Wednesday, October 24, 2012

Cars in Yards: 1970 Olds F-85 Sport Coupe

So you think you have seen it all before? You think that Cutlass in that backyard out in the country is just another standard issue, run-of-the-mill Oldsmobile? Think again, newbie. I must say, I myself am somewhat guilty. When I saw this '70 Cutlass in a backyard, I may have actually thought something along those lines. Especially, after Jody, Anthony and I met a guy in the Deep South who had about thirty 1968-1972 Cutlass parts cars. We thought we had seen every variety of Cutlass S, W-30, W-31, and 442 that there could be. Then I found this.

This cheapo F-85 boasts a three-speed manual, 8-track and AM-radio.

1970 Olds F-85 Post Sedan surprise
What? I wasn’t aware that Olds even made an F-85 that year. But they did. See? A post. It’s right there. I would venture to say that most Cutlass S or 442s that I have seen were two-door hard tops. I seem to be having trouble coming up with a production numbers. I did learn a great deal about the F-85 option. It was the bottom of the line base model. This was the entry level Cutlass, although the car doesn’t proclaim to be a Cutlass anywhere on it. Also noteworthy is the contradiction of the economically-friendly idea of an affordable base model and this actual car. I’m sure most of these were super cheap as far as new cars in 1970. After all, 1970 was the peak of Detroit’s on-going horsepower war. So, with that in mind, look what I found among the secret stash of 30 Cutlass parts/project cars.

This cheapo F-85 boasts a three-speed manual, 8-track and AM-radio.
Thrift Shift
Dig, if you will, the picture above… a manual transmission! I just about fell over myself with excitement, then I realized it was a manual 3-speed and not my fantasy 4-gear. I also learned that the W-31, 4-speed F-85 is the Holy Grail of base-model following. That’s not what this car is, but keep looking. There is the sporty two spoke steering wheel. Not what I would expect in an F-85 (but what do I know? I thought they stopped making the F-85 in 1967). Notice the “F-85” emblem on the dash? Way cool! Let’s look closer.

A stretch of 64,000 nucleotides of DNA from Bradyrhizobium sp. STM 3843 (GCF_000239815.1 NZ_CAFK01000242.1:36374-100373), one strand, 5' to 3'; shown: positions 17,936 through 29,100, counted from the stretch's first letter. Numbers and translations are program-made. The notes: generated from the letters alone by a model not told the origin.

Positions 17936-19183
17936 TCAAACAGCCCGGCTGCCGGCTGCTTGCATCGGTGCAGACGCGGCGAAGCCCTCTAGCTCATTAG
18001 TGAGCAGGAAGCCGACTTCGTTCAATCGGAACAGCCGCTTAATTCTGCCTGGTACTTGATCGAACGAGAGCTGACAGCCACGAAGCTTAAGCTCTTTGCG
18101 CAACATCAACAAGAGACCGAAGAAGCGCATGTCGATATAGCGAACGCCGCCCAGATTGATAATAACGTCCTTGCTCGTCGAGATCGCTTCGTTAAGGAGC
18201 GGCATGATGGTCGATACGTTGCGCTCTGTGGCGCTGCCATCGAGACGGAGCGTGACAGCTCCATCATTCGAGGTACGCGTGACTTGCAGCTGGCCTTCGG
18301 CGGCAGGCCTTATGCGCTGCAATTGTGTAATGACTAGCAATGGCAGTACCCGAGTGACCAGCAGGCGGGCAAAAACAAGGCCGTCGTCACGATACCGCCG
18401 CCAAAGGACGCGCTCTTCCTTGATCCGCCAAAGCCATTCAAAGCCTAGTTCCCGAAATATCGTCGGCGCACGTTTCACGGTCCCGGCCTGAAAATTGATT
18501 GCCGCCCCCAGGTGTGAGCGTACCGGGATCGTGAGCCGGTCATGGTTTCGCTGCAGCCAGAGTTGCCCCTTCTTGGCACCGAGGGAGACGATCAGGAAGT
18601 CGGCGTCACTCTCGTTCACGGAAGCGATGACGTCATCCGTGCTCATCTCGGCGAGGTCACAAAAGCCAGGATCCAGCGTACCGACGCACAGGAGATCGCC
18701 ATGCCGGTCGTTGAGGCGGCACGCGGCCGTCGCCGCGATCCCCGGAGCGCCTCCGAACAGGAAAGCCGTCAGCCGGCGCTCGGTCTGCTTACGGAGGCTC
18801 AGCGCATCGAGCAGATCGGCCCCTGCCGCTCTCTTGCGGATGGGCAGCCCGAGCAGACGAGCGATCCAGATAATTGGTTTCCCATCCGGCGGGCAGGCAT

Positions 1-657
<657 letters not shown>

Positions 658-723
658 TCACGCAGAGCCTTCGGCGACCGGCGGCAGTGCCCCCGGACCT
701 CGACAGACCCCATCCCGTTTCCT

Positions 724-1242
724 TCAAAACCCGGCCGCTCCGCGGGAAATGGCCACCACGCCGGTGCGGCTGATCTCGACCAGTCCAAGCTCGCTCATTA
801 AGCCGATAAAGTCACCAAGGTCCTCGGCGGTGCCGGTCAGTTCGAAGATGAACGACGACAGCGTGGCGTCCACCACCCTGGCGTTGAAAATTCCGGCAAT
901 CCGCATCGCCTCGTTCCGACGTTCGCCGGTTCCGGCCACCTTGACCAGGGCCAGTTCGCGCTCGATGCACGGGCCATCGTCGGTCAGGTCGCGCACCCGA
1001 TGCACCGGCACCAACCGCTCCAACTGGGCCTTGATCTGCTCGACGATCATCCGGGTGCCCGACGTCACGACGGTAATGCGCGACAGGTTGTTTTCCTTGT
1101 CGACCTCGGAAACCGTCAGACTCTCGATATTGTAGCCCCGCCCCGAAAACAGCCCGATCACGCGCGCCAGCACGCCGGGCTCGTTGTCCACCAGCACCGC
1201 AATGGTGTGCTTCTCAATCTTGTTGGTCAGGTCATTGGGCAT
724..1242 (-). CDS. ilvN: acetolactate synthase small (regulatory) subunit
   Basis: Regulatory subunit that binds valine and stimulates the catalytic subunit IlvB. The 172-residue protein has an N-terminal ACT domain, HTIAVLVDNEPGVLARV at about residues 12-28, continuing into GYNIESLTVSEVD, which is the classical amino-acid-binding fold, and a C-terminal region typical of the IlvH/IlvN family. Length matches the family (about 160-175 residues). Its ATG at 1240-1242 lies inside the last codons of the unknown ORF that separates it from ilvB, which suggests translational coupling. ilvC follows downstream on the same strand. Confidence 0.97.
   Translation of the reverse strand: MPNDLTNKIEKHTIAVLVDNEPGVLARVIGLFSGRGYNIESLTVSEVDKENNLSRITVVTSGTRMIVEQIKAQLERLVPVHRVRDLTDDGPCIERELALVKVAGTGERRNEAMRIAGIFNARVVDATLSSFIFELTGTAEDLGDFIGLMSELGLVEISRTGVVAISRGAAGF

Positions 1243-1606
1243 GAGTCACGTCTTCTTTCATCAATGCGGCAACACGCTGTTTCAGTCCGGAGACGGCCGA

I wanna rock without a clock
So, the original buyer of this F-85 wouldn’t spring for an automatic transmission (the 3-speed was standard). Or did he???? Look closely at the steering column which appears to be original judging by its color. Is that the remains of an automatic stalk? Did someone add a straight shift transmission at some point in the car’s life? If so, why a 3-speed and not one of the much cooler 4-speeds out at the time? The pedals appear to be factory issue. As long as we are thinking along those lines of reasoning, did you notice this “base model” F-85 has factory air conditioning? I bet that wasn’t free. I also notice an O.E.M. factory 8-track tape player, but just an AM radio. Actually, that musical combo wasn’t so unusual for the time, but let’s keep in mind that this is, or supposed to be a price friendly car. No clock, just a block off plate in its spot, but factory air and tape player? This guy did have his priorities straight.

The 442/Cutlass S hood appears to be from a donor car.

F-85 hood delete?
This '70 Sport Coupe's hood is not original to the car. That’s the kind of thing you pay extra for on your Cutlass S, SX or your 442 Holiday Coupe. Not base model Jane here. But it’s a valuable piece of Oldsmobile history that looks great on the car. I am really digging the post on this baby! Who has that?

Cheap but classy
Leave it to the Olds Division to produce such a classy looking emblem for their base model car. That looks expensive. This picture detects a lighter green over what appears to be a darker original green. Perhaps code 48? Another visit is in order to learn more about this odd car. Less is more sometimes.

Dream build ideas
We are Oldsmobile addicts over here at Junkyard Life. So what would we do if we got our hands on this? How about the factory dark green with mostly dark green interior? Add in a rich coffee color carpet to spice the recipe a bit. Retain the factory bench seat and curved shifter, only it would be connected to a 6-speed 455 combo. Rolling on a set of dark green 15-inch SS3 Rally wheels and red line tires. I would also lose the block off plate on the dash in favor of a reproduction Tic-Toc Tach.